Most home sales experts are predicting a slump in San Diego home sales in 2020. However, with a growing economy and an increasing number of homes for sale, it could be a great window of opportunity for home buyers ready to purchase a property.
Here’s a Quick Summary:
- Employment is at close to an all-time high
- Home values are rising
- GDP per capita and average income are rising
- Long-term mortgage rates are very low
- More homes are being listed
- Home sales remain constant
- Multi-family construction exceeds single-family construction
- Property taxes are still favorable
Although the San Diego housing market is slowing down overall, many indicators are suggesting it’s still an excellent time to buy.
The good news for those living in San Diego is the economy looks great for next year. San Diego County employment is up 0.7 percent from last year, totaling over 1.5 million jobs. Furthermore, San Diego’s unemployment rate is 29% lower than the California average and 22% below the national average. The county is situated beautifully for employment with payrolls adding 4,600 jobs in September alone, according to data from the Employment Development Department.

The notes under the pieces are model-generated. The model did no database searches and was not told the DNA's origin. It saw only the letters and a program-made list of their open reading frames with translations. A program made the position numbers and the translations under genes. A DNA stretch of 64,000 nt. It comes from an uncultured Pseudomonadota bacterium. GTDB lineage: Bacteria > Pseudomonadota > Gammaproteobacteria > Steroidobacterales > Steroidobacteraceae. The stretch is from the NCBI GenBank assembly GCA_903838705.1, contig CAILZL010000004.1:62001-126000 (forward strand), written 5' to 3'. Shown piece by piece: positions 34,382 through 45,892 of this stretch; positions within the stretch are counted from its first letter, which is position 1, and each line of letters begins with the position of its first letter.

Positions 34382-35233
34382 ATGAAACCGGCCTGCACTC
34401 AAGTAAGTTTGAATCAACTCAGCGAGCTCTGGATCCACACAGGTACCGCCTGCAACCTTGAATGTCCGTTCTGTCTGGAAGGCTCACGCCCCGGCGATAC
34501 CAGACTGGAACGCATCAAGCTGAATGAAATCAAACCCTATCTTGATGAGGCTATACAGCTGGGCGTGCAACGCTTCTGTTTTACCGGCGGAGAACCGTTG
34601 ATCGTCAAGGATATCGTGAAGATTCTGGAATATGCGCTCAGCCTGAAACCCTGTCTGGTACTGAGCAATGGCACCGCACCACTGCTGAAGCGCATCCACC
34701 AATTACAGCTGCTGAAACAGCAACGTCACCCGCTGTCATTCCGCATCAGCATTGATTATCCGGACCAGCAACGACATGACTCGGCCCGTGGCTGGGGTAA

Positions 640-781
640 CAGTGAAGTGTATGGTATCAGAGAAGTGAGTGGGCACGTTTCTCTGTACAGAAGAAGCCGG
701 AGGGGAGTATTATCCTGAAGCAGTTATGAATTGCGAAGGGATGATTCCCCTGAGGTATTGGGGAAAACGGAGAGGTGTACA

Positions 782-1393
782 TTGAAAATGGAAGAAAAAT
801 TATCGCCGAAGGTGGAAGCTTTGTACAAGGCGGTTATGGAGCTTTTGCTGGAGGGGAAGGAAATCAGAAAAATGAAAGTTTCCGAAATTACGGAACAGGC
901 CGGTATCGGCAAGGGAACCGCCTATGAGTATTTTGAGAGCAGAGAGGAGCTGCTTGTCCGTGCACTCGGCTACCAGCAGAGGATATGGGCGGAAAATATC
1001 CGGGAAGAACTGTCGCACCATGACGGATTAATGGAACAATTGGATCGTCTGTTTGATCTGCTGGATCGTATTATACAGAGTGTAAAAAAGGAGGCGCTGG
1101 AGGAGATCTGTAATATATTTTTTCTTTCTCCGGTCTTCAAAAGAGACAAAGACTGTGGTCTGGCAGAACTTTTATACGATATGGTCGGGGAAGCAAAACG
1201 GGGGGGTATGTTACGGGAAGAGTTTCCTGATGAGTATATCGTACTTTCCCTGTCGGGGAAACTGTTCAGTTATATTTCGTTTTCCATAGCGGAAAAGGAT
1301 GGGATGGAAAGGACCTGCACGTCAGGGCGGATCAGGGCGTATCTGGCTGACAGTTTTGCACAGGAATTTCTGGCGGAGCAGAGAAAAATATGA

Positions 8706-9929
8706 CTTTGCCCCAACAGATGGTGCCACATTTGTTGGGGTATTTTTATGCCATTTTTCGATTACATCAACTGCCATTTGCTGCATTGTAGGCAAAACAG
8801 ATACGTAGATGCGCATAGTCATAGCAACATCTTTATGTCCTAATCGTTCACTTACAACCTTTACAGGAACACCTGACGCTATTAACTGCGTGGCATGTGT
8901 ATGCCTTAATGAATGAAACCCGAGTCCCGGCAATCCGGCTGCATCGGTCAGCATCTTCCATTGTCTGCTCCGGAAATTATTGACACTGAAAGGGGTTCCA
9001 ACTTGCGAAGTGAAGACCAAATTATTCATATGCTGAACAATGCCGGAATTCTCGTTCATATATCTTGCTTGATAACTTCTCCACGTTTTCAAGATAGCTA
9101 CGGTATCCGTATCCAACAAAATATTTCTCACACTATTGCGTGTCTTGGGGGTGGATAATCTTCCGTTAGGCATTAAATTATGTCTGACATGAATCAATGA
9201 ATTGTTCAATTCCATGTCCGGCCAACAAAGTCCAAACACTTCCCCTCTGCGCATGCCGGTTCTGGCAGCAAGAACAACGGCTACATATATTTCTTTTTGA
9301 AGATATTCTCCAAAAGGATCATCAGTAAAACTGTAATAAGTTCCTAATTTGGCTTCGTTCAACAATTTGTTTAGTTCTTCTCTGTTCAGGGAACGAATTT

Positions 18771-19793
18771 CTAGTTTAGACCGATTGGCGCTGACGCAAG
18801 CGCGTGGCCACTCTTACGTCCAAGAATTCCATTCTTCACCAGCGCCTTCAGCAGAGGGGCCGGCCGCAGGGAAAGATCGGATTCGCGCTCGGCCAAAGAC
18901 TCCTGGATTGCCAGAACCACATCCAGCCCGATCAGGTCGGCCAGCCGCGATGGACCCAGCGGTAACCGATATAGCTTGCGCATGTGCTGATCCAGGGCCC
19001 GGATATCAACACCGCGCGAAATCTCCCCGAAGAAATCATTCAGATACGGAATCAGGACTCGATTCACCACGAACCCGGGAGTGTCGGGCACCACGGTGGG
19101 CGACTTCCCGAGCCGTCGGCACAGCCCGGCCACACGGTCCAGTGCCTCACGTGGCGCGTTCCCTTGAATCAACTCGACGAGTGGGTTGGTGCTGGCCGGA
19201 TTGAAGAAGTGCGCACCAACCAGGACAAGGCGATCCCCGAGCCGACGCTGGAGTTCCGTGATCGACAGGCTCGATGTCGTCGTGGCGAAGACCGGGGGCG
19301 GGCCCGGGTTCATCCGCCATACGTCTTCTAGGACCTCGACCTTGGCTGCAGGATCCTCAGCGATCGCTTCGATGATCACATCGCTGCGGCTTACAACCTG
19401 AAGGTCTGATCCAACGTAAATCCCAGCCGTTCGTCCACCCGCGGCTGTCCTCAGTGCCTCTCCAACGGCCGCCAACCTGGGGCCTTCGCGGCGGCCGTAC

That offset a dip of 4,200 in non-farm jobs earlier in the summer. The unemployment rate has hovered around 2.7 percent. Leading the pack in more jobs was the professional and business sector. It’s no wonder with so many companies headquartered in San Diego from biotechnology like Arena Pharmaceutics to finance like LPL Financial to telecommunications companies like Qualcomm.
Wages in San Diego County are up also, according to numbers from First Tuesday Journal. Its latest comparable figures from 2014 and 2015 show the county had a 2.2 percent growth in per capita income, with it settling at $55,168 in 2016. While that is slightly lower than the 3 percent growth the entire state of California experienced, it is still a good increase.
There’s good news for those who already own a home: values increased over the past year, according to the California Association of Realtors (CAR). Home prices rose 6.2 percent over 2017, according to Zillow. Home values have slowed recently, with 2019 showing a 1.2 percent increase. Although home values will continue to increase in 2020, the rate of growth will still be slow, with only a predicted 1.5 percent increase.
Zillow currently lists the current market temperature as “neutral” with the median San Diego home value holding at $637,900. However, the average price of homes sold in the area is $602,400. Despite that, the average listing price is far higher at $699,877. That means there is a considerable gap between what sellers are offering and what buyers are buying.